I want to create a bitcoin address which starts with a certain passphrase (
1mathias, case insensitive). That idea came from this question, and I quite liked it. After some trouble making the file on my Mac, it finally worked.
mbpssd2:vanitygen-master mathias$ ./vanitygen -i -t 4 1Mathias WARNING: Built with OpenSSL 0.9.8y 5 Feb 2013 WARNING: Use OpenSSL 1.0.0d+ for best performance Difficulty: 26838491360 [235.42 Kkey/s][total 2888131518][Prob 10.2%][50% in 18.5h]
It is running for quite some time now, and I want to stop it, and continue with finding an address tomorrow. For what I understand, is 1 in that number addresses that fit my passphrase. So if I would choose '1' as passphrase, there would be 1. The percentage showing in terminal is the current generated (and rejected) addresses, compared to the total amount. So reaching 100% doesn't have anything related to finding an address. I can happen at 0.01%, or at 70% or at 8012%, if you are really unlucky (right?)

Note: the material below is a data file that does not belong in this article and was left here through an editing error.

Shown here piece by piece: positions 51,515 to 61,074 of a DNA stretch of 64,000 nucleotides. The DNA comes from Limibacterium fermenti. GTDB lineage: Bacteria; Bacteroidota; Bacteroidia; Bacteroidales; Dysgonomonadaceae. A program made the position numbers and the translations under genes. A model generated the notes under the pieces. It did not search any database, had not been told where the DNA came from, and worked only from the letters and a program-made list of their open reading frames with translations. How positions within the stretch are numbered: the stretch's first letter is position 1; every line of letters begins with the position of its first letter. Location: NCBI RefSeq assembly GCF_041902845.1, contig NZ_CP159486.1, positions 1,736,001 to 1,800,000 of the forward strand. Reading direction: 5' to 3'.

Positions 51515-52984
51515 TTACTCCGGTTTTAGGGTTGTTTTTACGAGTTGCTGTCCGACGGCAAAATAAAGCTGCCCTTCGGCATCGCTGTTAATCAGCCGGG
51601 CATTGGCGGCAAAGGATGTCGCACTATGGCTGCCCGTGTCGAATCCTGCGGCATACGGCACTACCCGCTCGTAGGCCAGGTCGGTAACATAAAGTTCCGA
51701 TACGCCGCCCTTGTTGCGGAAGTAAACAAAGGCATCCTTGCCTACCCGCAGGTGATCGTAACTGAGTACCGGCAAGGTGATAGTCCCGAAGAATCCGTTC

From the creator of vanitygen I found the following:
If I stop vanitygen when it reports 60% complete, how do I have it restart where it left off?
You don't need to. The percentage displayed just shows how probable it is that a match would be found in the session so far. If it finds your address with 5% on the display, you are extremely lucky. If it finds your address with 92% on the display, you are unlucky. If you stop vanitygen with 90% on the display, restart it, and it finds your address with 2% on the display, your first session was unlucky, but your second session was lucky
But that does not make sense. If I reach 100%, I am not completely sure that an address has popped up, fitting my passphrase. Is this correct? If I let the program run, and generate a billion addresses, not stopping when (or if) it hit my passphrase, it is even likely that it finds a correct one in the first thousand, as in the last thousand?
I'm quite sure I am right, but I might be missing something. I tried to bold the two areas where I am not sure of.